The intake side is different, because the piston has to do all the work in sucking-in the next round of air:fuel. Since the intake side requires more effort pulled from the engine to sustain itself, then there is merit in reducing the losses where they are most needed, and that means using a bigger intake valve than exhaust valve.

The above intentionally ignores the acoustic effects that help cylinder filling, or exhaust scavenging, because they are important but not relevant to explaining why the exh valve is smaller than the intake valve. HTH.
 
G

·
Discussion Starter · #7 ·
Ok. So, theoretically speaking, if I had the room in the chamber for 2 big valves(like a Hemi) and a supercharger, would a 1:1 I/E ratio make more power than a 1:.7? Because the forced air of the supercharger would overcome the need for the engine to draw in the air, and the pressurized intake air dictates a short overlap cam(so you don't loose to much out the exhaust), wouldn't I want as much exhaust flow as possible?
 
G

·
Discussion Starter · #8 ·
I'd say it would depend somewhat on how much boost you're running, but yes, forced induction would increase the exhaust need. Vizard talks about this in his chevy smallblock cylinder head book.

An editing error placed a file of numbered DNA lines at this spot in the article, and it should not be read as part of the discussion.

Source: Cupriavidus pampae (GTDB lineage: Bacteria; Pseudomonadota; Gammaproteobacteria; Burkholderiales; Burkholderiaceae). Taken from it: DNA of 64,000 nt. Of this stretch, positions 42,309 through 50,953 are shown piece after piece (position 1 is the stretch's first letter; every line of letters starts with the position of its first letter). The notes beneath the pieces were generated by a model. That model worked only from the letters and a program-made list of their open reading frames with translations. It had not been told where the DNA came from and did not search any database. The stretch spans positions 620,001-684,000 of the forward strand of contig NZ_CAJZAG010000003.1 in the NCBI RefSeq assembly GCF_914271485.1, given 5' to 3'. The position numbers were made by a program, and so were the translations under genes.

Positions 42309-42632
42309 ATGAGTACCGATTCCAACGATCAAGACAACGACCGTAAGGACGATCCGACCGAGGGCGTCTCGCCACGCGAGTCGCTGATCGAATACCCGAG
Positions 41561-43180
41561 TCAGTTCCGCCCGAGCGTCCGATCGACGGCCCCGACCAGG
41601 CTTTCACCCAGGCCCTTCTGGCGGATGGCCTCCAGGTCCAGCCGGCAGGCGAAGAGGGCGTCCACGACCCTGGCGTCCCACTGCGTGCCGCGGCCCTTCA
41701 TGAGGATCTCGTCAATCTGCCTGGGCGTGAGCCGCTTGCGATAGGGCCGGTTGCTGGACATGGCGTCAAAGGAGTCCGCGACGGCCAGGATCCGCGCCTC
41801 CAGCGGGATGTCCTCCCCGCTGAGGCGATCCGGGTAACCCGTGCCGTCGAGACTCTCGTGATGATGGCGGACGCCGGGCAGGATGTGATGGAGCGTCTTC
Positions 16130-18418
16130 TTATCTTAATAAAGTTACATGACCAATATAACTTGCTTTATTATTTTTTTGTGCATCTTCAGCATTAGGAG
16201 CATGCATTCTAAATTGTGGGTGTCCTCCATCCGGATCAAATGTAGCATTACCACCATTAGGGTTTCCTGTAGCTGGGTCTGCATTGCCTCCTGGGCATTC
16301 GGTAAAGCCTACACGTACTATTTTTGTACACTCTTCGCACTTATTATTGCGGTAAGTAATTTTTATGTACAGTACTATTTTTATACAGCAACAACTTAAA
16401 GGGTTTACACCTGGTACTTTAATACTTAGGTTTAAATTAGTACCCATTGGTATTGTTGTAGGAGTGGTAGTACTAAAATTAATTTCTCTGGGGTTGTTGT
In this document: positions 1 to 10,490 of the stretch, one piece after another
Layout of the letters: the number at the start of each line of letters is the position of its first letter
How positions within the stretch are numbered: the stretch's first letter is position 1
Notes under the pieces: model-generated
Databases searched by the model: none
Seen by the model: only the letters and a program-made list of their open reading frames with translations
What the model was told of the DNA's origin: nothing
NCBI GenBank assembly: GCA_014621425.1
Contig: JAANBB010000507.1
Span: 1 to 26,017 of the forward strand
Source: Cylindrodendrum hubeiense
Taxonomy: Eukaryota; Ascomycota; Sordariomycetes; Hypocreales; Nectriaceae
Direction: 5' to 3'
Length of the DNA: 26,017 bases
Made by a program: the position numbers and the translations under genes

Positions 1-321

G

·
Discussion Starter · #9 ·
I was talking inside the box for the first part here, (2.125-1.94 intakes and 1.625-1.50 exhaust valves)

Going to two valves of the same size is not going to work or help. Look at a Top Fuel setup. They would gain the most out of doing that and they dont go past 88% in size (2.6 int 2.3 exh)

In fact some you would see on earlier Pro Stock heads when they worked with a standard BBC head was shrink the exhaust valve down to 1.85-1.88 and throw a 2.300 intake in the heads.

Most times what limits the valve sizes is the bore and the head casting. If you go too big the port is going to be limited because of the material in the head and where the head should be ported.

Bret
 
1 - 9 of 9 Posts
This is an older thread, you may not receive a response, and could be reviving an old thread. Please consider creating a new thread.
Top